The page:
1940s: Katharine Hepburn

Katharine Hepburn promo pic public domain 1940s

From an early age, Katharine Hepburn was surrounded by wealth. When she stepped onto Broadway’s stage, she caught Hollywood’s attention and began one of the most celebrated acting careers of all time. Katharine was a stunning beauty, but broke societal expectations in her fashion statements and unconventional lifestyle, even wearing trousers before that became common for women. She rarely appeared in public, but was a total “It Girl” for the rarity of the times she did step out into the social scene or get in front of the camera.

1940s: Babe Paley

Barbara “Babe” Paley was a New York City socialite and fashion editor for Vogue. She had exclusive access to Vogue’s slew of designer goods, and she wore them with style. In fact, Babe was placed on “best dressed” lists 14 times and was eventually named to the International Best Dressed List Hall of Fame in the late ‘50s. Babe’s second husband was William S. Paley, founder of CBS, and together they were considered an “It Couple” for their glamour and high-society lifestyle.

1950s: Marilyn Monroe

Marilyn Monroe 1954 public domain

Born Norma Jeane Mortenson and immortalized as Marilyn Monroe, this blonde bombshell was an actress, model, and singer who caught the attention of men worldwide. Though she broke onto the scene as a quintessential pin-up model in the mid to late ‘40s, her acting career shot her into global fame during the ‘50s. Monroe had highly publicized marriages to baseball legend Joe DiMaggio and playwright Arthur Miller, and tragically overdosed at the age of 36. Whether remembered for her troubled private life, glamorous on-screen appearances, or role as a beauty icon, Marilyn Monroe is easily one of history’s most notorious It Girls.

1950s: Lee Radziwill

Though many know her as Jackie Onassis’s younger sister, the Bouvier socialite Lee Radziwill made a name for herself through her famous marriages and interior design work for wealthy clients. Her second marriage was to Polish nobleman Stanisław Albrecht "Stash" Radziwill, which earned her the title of princess. She kept his name throughout the rest of her life. Lee wore Courrèges and Givenchy before they were cool and no guest list was complete without her name. Vanity Fair even recognized Lee in their International Best Dressed Hall of Fame.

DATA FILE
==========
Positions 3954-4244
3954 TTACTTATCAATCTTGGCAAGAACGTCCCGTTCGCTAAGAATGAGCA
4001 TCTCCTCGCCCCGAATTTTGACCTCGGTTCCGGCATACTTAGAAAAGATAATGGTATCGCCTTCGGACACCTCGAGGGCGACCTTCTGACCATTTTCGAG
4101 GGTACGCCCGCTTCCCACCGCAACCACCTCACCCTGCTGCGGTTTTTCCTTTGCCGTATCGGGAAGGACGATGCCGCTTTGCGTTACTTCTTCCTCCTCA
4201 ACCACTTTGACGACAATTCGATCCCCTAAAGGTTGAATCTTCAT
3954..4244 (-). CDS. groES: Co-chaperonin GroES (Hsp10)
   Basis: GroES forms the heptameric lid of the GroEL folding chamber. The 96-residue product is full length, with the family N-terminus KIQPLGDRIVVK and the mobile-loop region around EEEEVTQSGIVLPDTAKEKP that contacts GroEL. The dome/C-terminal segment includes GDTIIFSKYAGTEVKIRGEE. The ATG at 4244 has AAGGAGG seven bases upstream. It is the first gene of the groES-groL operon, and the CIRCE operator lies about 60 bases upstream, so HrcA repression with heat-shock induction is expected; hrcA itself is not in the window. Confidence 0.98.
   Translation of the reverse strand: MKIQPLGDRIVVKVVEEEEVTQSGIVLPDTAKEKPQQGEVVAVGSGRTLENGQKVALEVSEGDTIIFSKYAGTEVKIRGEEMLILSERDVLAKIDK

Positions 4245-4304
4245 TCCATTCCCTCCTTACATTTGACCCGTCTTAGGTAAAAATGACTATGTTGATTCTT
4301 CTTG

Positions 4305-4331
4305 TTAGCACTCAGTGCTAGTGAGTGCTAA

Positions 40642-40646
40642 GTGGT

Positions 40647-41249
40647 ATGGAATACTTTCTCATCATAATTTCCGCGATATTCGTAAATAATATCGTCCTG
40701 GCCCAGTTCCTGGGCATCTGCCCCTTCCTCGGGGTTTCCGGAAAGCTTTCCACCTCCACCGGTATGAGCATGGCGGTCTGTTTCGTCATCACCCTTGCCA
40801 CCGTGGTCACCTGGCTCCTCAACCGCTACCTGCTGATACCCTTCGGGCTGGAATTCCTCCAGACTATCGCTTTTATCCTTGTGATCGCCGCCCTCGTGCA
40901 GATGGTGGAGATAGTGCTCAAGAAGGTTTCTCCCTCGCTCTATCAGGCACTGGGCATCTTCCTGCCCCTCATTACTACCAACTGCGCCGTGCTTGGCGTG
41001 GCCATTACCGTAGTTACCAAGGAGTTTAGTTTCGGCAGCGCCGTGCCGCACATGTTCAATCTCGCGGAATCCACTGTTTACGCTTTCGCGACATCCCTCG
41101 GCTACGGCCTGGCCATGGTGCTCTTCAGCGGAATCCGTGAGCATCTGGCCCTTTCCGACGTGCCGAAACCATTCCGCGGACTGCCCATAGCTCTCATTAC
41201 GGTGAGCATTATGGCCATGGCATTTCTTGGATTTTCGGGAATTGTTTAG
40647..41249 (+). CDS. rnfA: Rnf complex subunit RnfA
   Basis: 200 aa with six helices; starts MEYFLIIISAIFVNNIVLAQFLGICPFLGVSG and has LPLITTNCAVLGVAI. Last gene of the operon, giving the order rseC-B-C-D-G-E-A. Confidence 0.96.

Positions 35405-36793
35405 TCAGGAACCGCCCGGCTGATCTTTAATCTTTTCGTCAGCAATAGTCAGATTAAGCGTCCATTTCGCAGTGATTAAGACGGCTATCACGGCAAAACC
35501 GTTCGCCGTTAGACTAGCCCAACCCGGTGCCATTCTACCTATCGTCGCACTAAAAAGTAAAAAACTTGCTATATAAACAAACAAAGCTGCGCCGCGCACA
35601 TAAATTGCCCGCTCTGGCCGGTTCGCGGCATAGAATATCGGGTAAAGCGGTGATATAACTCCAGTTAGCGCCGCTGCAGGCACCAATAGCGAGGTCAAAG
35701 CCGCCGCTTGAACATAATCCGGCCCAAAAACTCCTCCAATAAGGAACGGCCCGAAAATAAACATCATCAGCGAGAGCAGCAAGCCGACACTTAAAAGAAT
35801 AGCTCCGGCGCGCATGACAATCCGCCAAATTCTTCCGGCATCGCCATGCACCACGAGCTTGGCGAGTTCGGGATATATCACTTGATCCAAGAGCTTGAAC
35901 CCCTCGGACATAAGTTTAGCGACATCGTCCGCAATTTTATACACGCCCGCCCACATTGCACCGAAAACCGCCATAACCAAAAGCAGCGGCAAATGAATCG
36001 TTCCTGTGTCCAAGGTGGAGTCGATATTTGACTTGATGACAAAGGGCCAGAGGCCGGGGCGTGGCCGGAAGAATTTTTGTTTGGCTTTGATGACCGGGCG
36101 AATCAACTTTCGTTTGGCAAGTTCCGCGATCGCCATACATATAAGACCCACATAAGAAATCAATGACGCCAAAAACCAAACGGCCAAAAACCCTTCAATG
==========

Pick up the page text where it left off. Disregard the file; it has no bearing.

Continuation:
1950s: Josephine Baker

Josephine Baker Banana 1950s

A flamboyant beauty, Josephine Baker made a name for herself dancing from Philadelphia to France. She dazzled the screens of French cinema and eventually worked as a spy for the French Resistance in WWII. Josephine helped define the Roaring Twenties and Jazz Age in her iconic banana skirt and beaded necklace get-up, earning her the admirable nicknames of “Black Venus” and “Creole Goddess.” 

1950s: Brigitte Bardot

Paris-born actress, singer and model Brigitte Bardot is one of the most symbolically sensual women from the late 1950s. She had a wealthy upbringing in Paris’s luxurious 16th arrondissement, pursued ballet, and then graced the covers of Elle and Le Jardin des Modes. At the height of her career in the ‘50s, Brigitte was the highest paid French actress. Brigitte was thought to have spearheaded many trends and inspired countless women as a muse for Balmain, Dior, and Pierre Cardin.

1960s: Elizabeth Taylor

Elizabeth Taylor shot to fame in the ‘60s for playing Cleopatra after working as a young actress for many years. American Film Institute has named her one of the greatest female screen legends of Classic Hollywood cinema and she is a symbol of the jet-setting lifestyle. Liz collected one of the most prized private jewelry collections worldwide and is well-known for having Hollywood’s most iconic shade of violet eyes. This “It Girl” married eight times and was constantly in the media’s spotlight for her career, lifestyle, and personal drama.

1960s: Sophia Loren

Italian actress Sophia Loren was a rising star in the ‘50s who reached international It Girl fame throughout the ‘60s. Known for her timeless beauty and sensual allure, Loren was a skilled actress whose 1961 performance of Cesira in the film Two Women earned her an Oscar for Best Actress. From beauty pageant queen to model to actress, Loren worked hard to make a name for herself and is an inspiration to women everywhere for taking a natural approach to graceful aging.

1960s: Edie Sedgwick